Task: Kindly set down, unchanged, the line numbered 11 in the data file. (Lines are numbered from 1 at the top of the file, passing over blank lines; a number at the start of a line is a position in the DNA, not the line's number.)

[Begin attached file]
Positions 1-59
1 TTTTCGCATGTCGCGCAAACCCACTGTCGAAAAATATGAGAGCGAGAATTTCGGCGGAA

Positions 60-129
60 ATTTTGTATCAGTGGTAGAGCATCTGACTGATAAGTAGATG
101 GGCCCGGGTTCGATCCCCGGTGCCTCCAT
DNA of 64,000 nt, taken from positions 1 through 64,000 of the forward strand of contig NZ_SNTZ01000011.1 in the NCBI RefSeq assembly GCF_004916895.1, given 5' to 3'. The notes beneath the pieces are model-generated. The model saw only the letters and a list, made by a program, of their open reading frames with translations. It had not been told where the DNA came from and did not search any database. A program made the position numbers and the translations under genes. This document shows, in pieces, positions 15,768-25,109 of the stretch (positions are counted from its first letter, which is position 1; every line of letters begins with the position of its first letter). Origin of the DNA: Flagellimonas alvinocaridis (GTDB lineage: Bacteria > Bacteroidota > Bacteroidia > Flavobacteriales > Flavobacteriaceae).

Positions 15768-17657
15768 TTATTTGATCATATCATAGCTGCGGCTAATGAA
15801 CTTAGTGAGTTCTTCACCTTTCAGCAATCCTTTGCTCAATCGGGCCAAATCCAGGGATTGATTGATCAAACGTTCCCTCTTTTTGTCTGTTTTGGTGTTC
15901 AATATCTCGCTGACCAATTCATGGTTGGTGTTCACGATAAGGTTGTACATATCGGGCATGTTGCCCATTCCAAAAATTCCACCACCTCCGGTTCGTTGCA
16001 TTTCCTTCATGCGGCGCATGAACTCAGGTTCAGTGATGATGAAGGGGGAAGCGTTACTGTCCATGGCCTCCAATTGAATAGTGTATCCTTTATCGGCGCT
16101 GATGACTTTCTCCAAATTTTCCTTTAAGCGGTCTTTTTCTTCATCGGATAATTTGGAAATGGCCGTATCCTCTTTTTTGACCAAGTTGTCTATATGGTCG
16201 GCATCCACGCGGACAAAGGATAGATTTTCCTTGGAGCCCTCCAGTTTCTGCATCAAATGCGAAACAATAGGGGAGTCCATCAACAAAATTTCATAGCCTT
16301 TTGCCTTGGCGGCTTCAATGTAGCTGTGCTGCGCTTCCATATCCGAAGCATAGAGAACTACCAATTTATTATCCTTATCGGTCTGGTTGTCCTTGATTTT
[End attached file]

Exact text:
16001 TTTCCTTCATGCGGCGCATGAACTCAGGTTCAGTGATGATGAAGGGGGAAGCGTTACTGTCCATGGCCTCCAATTGAATAGTGTATCCTTTATCGGCGCT